Springfield Transmission Project Delivers Improved Grid Reliability, Jobs, and Economic Benefits for the Commonwealth
BOSTON — Tuesday, October 2, 2012 — Massachusetts Energy and Environmental Affairs Secretary Rick Sullivan today announced that projects to improve the Commonwealth’s electric transmission system are boosting the economy and creating jobs.
Massachusetts state regulators have approved more than $800 million in vital electric transmission upgrades in the last two years. Over 18 communities from Greater Springfield to Cape Cod are now seeing, or will soon see, system upgrade projects essential to improving reliability, reducing power costs and producing environmental benefits.
“These system upgrades aim to improve service reliability, but when you factor in the job creation and the environmental advantages from these projects, the people of the Commonwealth are benefiting in a number of ways,” said Secretary Sullivan.
The biggest project is the Greater Springfield Reliability Project (GSRP) which spans five towns in western Massachusetts and continues into Connecticut. The $718 million project, of which $575 million is in Massachusetts, broke ground in 2010 and is slated for completion next year. It is being developed by Western Massachusetts Electric Company (WMECo) and Connecticut Light & Power. According to a study, during 2012 alone, the GSRP is expected to provide more than 1,400 local jobs in the western Massachusetts area in trades from construction and utilities to local accommodations and technical services.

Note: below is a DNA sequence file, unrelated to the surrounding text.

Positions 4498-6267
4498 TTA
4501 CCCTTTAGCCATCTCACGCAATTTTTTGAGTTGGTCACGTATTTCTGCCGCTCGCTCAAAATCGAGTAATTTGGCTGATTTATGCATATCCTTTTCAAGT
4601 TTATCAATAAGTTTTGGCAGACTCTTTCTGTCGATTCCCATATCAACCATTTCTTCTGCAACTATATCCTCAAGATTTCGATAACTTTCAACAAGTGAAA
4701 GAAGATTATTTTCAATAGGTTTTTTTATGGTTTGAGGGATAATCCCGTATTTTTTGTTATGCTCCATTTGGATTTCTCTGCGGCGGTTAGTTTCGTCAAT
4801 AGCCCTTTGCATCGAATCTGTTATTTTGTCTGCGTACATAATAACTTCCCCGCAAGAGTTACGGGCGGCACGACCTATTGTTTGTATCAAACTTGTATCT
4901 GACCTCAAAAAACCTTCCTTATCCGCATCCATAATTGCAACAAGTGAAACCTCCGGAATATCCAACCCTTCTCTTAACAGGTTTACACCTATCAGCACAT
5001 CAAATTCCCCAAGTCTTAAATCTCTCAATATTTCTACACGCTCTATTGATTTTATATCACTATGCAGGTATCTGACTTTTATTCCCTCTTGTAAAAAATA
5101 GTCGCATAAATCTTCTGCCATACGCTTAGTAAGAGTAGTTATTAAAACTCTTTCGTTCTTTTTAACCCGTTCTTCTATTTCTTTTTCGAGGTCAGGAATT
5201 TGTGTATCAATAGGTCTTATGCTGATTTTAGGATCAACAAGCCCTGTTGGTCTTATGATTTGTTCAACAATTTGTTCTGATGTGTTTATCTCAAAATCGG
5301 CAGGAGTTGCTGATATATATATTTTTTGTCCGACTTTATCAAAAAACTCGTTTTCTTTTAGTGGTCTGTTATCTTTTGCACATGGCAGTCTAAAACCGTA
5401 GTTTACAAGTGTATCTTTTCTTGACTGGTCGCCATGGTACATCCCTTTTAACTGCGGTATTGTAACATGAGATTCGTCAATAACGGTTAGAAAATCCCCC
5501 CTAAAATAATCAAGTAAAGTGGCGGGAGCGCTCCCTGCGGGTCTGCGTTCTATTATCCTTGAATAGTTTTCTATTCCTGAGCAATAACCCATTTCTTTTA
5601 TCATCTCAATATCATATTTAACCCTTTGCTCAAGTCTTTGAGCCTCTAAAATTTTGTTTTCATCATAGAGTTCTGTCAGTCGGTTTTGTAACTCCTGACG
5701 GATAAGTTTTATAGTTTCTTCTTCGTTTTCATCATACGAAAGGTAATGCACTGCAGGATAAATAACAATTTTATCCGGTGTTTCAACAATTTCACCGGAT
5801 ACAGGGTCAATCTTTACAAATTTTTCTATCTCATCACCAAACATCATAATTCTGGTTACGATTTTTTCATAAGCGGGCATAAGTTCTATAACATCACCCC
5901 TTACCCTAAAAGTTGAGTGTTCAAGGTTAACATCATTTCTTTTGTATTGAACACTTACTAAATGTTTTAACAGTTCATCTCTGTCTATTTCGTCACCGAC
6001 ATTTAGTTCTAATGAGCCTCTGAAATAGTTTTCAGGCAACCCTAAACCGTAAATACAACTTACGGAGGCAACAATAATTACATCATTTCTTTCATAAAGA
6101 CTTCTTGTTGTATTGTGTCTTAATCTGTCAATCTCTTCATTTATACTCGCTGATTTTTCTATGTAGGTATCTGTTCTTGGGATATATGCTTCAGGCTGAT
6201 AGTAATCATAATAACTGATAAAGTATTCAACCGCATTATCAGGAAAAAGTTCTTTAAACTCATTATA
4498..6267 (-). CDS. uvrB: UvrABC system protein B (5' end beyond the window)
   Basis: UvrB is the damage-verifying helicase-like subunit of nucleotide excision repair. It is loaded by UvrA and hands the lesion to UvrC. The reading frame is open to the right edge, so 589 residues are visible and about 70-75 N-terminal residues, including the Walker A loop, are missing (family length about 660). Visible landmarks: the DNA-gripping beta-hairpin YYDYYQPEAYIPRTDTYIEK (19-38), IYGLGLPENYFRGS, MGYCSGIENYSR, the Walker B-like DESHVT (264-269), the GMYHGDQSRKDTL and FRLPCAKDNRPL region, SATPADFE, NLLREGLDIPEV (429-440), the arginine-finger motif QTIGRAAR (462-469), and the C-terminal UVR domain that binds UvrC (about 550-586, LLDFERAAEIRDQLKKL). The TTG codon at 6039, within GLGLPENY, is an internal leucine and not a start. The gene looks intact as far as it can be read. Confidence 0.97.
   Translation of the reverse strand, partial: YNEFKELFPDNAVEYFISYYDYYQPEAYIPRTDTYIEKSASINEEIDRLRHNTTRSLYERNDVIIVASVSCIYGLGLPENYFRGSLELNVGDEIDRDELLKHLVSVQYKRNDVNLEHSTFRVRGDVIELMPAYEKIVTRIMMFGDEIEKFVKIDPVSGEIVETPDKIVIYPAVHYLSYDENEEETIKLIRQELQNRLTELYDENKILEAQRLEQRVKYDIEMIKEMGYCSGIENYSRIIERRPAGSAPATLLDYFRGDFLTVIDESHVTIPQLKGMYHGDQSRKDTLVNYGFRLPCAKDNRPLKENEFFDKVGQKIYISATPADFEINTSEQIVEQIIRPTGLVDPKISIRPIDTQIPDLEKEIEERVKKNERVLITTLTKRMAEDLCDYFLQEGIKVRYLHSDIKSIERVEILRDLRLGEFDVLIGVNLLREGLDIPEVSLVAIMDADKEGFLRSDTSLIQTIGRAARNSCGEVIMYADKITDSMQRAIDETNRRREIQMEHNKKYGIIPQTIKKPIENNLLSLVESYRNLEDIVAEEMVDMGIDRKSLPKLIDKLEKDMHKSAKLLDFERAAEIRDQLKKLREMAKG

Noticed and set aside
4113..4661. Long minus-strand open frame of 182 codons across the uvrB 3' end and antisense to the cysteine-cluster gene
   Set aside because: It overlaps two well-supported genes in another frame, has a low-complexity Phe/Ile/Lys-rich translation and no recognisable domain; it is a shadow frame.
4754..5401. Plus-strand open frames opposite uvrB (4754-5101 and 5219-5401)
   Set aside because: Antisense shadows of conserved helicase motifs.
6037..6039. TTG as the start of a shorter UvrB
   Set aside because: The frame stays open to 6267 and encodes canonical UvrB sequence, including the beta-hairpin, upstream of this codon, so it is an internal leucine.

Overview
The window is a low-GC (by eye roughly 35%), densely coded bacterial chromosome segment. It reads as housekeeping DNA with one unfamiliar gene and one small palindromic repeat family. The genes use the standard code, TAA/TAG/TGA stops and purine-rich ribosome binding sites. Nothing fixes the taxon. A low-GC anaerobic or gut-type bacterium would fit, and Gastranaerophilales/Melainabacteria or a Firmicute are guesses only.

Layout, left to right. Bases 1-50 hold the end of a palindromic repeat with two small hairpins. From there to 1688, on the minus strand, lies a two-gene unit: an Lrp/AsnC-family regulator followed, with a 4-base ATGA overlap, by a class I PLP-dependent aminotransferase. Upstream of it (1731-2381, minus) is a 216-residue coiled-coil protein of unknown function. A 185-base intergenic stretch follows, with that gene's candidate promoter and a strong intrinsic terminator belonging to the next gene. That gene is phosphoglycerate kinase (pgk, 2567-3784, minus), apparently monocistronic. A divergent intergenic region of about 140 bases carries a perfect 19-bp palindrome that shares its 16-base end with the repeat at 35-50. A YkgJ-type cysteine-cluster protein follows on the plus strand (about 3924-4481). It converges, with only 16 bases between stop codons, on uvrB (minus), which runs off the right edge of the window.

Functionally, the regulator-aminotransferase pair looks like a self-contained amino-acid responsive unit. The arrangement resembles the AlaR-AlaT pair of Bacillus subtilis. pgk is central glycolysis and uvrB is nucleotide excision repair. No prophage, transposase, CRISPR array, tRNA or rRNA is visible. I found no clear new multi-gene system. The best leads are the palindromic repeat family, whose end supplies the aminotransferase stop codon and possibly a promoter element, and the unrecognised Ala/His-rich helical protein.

“The GSRP demonstrates that revitalizing our energy infrastructure can also help to foster economic activity in the Commonwealth,” said Department of Public Utilities (DPU) Chairman Ann Berwick.
Local communities will also reap benefits from the GSRP investment, which, according to WMECo, will boost municipal property tax receipts in the Massachusetts host communities by approximately $16 million annually.
“This project means an expected increase in taxable property of over $75 million in the first year and increased revenue of over $2 million to Chicopee to help balance our city budget and improve our financial position,” said Chicopee Mayor Michael D. Bissonnette. “Construction has meant hundreds of jobs for Pioneer Valley residents and has helped to stabilize our local economy while making sure there is enough power to meet our future needs.”
The GSRP is considered a regional project with regional benefits. Ratepayers from across New England will help pay for the project. The impact of the GSRP on an average customer’s electric bill will be about 70 cents per month.
In their review process, state regulators took into account the community and environmental impacts of this major construction project and worked closely with WMECo to mitigate these impacts. Following construction, work areas are being restored and repopulated with appropriate vegetation.
While the GSRP is the largest of the ongoing transmission projects in Massachusetts, it is not alone in providing an economic boost to the Commonwealth’s communities. The Hampden County Reliability Project (National Grid and WMECo), the Lower Southeast Massachusetts Project in the Plymouth-Cape Cod area (NSTAR Electric) and upgrades in Boston and Everett (NSTAR and National Grid) will provide similar benefits.
For more information on the GSRP, visit http://www.NEEWSprojects.com and click on GSRP or call 1-866-99NEEWS.